manufacturer I’ve also now had a chance to work with some collaborators
on a series in The Lancet looking at oral health and getting more serious
about the links between sugar and oral health you would think that dentists
would be out there leading the charge but we’re not the American Dental
Association doesn’t support soda taxes the American Dental Association is still
waiting for more evidence to take action on a policy standpoint we’re fine with
doing dietary counseling you know in clinical practice but when it comes to
really standing up on the policy level we still have a long ways to go and I
know Rob’s been working with some dental organizations and we’re starting to to
see some action but we’re not as active as we should be and so this this Lancet
group is actually really exciting because this whole series looked at a
lot of things having to do with oral health but it really looked at the sugar
industry and what we’re calling now commercial determinants of health and so
this really had a focus on commercial determinants of health and there will be
and now a commission going forward that will be doing more research and getting
more serious about taking those on and then I also just participated in a side
event of the United Nations related to oral health but here it just sort of did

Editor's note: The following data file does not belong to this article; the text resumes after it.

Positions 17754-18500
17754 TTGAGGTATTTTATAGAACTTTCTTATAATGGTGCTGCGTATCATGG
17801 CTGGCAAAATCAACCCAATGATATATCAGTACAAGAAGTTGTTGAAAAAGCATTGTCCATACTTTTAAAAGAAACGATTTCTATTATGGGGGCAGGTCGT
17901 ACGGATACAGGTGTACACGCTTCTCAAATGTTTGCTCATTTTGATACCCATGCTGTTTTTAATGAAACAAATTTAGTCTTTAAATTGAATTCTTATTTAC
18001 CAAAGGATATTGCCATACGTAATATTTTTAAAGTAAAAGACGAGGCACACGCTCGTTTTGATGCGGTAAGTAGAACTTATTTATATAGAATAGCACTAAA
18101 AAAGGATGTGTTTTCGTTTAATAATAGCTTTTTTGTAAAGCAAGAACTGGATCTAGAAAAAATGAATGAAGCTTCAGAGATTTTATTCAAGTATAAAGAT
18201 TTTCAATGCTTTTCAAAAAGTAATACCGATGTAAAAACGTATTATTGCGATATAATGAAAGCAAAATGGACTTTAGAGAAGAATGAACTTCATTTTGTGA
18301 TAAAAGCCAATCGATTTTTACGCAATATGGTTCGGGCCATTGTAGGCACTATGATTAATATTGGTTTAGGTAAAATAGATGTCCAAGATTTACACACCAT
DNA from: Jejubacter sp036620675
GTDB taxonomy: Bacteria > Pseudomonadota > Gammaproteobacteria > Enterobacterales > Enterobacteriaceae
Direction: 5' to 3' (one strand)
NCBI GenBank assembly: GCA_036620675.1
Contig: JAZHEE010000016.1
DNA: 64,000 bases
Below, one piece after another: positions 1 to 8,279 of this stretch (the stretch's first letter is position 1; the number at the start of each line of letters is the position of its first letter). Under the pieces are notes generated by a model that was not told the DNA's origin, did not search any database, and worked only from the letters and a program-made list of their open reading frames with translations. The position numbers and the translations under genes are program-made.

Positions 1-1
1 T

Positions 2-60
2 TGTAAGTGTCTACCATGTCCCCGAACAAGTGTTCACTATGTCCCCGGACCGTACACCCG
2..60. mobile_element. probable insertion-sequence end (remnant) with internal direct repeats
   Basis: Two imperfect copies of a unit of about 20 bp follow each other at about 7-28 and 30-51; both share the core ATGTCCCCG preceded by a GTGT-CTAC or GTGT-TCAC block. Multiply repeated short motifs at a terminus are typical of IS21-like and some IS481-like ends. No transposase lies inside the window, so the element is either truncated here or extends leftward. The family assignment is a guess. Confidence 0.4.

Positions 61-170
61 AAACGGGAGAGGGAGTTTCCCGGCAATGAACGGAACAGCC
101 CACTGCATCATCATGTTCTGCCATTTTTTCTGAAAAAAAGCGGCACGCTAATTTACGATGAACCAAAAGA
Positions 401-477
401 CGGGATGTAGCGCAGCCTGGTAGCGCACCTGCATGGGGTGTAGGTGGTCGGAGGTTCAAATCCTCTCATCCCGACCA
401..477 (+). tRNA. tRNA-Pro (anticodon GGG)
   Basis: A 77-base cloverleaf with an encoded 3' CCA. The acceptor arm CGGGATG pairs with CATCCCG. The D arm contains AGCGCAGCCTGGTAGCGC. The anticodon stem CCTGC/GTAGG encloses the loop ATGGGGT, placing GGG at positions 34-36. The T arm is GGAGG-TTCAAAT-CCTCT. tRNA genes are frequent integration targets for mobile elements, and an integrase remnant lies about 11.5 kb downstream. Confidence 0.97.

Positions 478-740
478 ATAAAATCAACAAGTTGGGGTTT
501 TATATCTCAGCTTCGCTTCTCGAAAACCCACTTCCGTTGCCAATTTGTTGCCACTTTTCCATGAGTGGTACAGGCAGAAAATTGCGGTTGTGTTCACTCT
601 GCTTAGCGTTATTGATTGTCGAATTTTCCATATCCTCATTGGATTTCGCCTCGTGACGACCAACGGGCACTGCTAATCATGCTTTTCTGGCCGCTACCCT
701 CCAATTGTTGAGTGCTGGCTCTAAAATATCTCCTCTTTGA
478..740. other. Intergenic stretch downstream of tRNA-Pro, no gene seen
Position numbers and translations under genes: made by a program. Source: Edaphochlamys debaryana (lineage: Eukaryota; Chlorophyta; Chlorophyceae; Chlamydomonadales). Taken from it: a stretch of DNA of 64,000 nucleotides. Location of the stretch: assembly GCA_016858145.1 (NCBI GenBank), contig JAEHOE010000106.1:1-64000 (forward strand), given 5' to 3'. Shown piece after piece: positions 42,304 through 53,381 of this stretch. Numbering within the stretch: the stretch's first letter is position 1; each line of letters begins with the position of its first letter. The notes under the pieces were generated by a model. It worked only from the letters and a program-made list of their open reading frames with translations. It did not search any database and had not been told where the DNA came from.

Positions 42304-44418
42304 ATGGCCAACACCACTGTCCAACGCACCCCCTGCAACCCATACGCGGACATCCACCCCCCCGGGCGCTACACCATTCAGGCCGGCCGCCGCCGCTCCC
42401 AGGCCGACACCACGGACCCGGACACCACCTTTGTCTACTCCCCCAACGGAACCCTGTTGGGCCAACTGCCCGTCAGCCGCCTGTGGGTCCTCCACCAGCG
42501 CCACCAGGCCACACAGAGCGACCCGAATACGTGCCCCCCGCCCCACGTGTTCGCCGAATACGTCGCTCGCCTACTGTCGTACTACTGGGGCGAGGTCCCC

demonstrate dentistry kind of being stuck in the mud
you know we had global leaders from oral health there and we had a panel we had
panels on both sides so pro public-private partnerships and against
public-private partnerships and you can guess the side that I’m on and I was
together with marion Nestle and nina Renshaw from the NCD alliance and Sheryl
Hilton from the tobacco world and people from my own profession we’re calling us
conspiracy theorists and challenging us and it’s you know just saying some not
very nice things and it’s really kind of disheartening to see that and so when
the dentists you know when the most visible health effect of sugar aren’t up
there leading the charge and something’s really wrong so where am I going next
just to give you a sense for how much more there is to do this is
just looking at the sugar Research Foundation and their public health
projects that they sponsor between 1943 and 1972 number of projects so just on
nutrition 11 cardiovascular disease 9 15 different tooth decay projects eight
different diabetes projects etc and these all led to hundreds of
publications there’s over 300 publications that came out and I really
only written about a handful of these publications so there’s much much more
to do here and now that these documents are online anyone can look at this and
so hopefully if this is something that you’re interested in and you want to
know more you’ll take a look at the archive for yourself and then I’m also
very interested in thinking more about the public relations industry because we
talked about it’s the sugar industry doing these things or it’s Monsanto
doing these things but they’re working together with a team of lawyers are